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Regional Archives The Altamont Enterprise, June 9, 2005
Running - and winning - at their own pace
By Andrew Schotz
ALBANY Trackside at the University at Albany, Eleanor Alland waited and waited on Saturday, in wilting heat, for her son to compete.
Real time was well behind scheduled time at the Special Olympics Capital District Summer Games, but Mrs. Alland didnt move from her spot beside the fence.
Finally, it was Allands turn. He lined up on the track with three other men.
Alland, who will turn 54 on Saturday, had the outside lane.
The starters pistol sounded and the four men broke ahead, each at his own pace. The race was a 400-meter walk.
Within 20 seconds, Alland was a few lengths behind. "C’mon, Jim, get going," his mother called encouragingly. "Move faster. A little faster."
Mrs. Alland knew her sons chances were best if he could veer to the inside lane first which he did not do. But he finished ahead of two others, earning a second-place medal. Once around the track took the field around four minutes.
"I did very well," Alland said afterwards, noting that he walks for exercise every Thursday.
Now living at a Cohoes group home run by The Center for the Disabled, Alland shelves books full-time at the New York State Library in Albany. He has held his job for 28 years.
Mrs. Alland, a longtime Altamont resident who moved to the Avalon retirement community in August, said her son likes sports, but wasnt an athlete growing up.
It wasnt until his adult years that he took part in Special Olympics.
"I think he’s very proud to be in the events," she said. "He talks about it quite a while."
Alland’s interest, she said, lies more in the social fun. "He likes people and he likes to be doing things with people."
James Alland moved out of his parents home around 1985, one of the first people to try an apartment-living program for people with mental disabilities, his mother said.
With Saturdays schedule running behind, Alland had little time after his 400-meter walk to cool down.
Off he went to a patch of grass outside the track for the shot put competition.
Allands best toss among three tries was 4.0 meters. His only opponent managed 3.1 meters on his best throw. Alland had earned a second medal.
Not about defeat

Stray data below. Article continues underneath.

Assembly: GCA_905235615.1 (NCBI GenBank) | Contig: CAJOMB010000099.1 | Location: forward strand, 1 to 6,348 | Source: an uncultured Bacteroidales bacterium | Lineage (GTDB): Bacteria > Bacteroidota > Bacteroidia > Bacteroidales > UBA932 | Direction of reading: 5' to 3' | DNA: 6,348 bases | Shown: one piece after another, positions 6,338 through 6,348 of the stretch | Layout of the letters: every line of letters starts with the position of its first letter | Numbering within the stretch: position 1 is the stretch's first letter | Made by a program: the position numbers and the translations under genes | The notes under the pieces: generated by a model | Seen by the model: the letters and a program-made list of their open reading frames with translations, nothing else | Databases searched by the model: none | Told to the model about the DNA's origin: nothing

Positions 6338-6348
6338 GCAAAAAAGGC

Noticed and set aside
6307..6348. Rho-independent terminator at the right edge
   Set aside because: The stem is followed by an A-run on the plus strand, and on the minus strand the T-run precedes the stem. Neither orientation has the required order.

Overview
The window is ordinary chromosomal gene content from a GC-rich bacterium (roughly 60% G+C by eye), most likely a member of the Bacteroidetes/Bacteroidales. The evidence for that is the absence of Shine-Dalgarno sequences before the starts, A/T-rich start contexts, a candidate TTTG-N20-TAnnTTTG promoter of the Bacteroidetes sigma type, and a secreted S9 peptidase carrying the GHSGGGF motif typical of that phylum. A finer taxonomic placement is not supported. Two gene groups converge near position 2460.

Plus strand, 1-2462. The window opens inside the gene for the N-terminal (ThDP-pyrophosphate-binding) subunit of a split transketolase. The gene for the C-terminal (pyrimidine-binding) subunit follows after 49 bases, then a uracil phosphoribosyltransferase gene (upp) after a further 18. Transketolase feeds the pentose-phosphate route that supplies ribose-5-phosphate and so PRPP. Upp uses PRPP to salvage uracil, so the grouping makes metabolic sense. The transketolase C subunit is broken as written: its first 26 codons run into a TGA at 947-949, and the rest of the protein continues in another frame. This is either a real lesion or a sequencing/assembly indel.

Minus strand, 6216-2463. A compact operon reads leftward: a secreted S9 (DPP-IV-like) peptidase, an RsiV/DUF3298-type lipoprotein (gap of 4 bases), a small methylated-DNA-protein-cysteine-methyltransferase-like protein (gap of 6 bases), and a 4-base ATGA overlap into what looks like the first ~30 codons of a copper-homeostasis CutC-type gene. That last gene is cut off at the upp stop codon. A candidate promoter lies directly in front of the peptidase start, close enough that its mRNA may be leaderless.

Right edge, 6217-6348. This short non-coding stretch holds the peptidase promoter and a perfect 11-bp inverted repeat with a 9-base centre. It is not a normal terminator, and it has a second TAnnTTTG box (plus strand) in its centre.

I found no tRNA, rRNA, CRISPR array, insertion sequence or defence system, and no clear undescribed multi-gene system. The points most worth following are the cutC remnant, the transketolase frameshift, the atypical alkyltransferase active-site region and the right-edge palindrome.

In the meantime, Sari Virkler was whiling away the time between her events.
Virkler already had a gold medal for winning a 50-meter dash. She wore it around her neck and referred to it, and pointed to it, a few times during an interview. By the end of the day, she had three of them.
After the events ahead of hers were finally over, Virkler ran the 100-meter dash and finished first. Then, she was part of a 400-meter relay team that finished first, too.
It was about six years ago that her father, Ed Virkler, encouraged her to get moving.
"I was just trying to motivate her to get some serious exercise," he said.
It worked. Virkler, 27, has become a runner and a competitor.
Eric Wohlleber, the director of public affairs for Special Olympics New York, overheard Virkler say she has fewer than 100 medals, but possibly " hmm, maybe more than 50"
"Why don’t you count how many medals"" he suggested.
Virkler balked. "I don’t want homework," she said.
But she counted again in her head, then downgraded her medal estimate to about 20. She said she has hung up a bunch of them at The Center for the Disabled's group home in Altamont, which used to be known as Helderberg House. She has lived there for about two years.
Eleanor Alland knows the home well. She and her late husband, Peter, were among those who helped start the group home in 1974.
Ed Virkler said its been a better, more welcoming neighborhood for her than his daughters last group home. The Virklers live on Leesome Lane. It helps to be in your hometown, waving to friends and neighbors as you walk from place to place, he said.
Virkler works at Chuck E. Cheese in Latham twice a week, helping however she can. She said she pitches in for Meals on Wheels and at The Daughters of Sarah Senior Community, too.
She explained, in short bits, what she likes about Special Olympics: her coaches, meeting people, running.
Her father’s theory: "It’s the feeling of importance that I can do something everyone else can do."
Virklers mother, Sherrill, told a story that seems to tie together Special Olympics relaxed and competitive halves.
In the middle of a race, one of her daughters friends, who was running against her, fell to the track. Virkler stopped, saw that her friend was okay then kept going.
"They all try hard to win," Ed Virkler said, "but not to the extent that they try to defeat other kids."
"This is a real competition," John D’Alessandro of Halfmoon, the vice president of public affairs for Special Olympics New York, said Saturday. "A lot are there just to get better. But some are there to rise up and excel."
He mentioned a 140-pound athlete from the Syracuse area who once deadlifted about 500 pounds in a powerlifting competition.
About 700 athletes competed in the Capital District Summer Games at the University at Albany, coming from as far as Poughkeepsie, Plattsburgh and Rochester.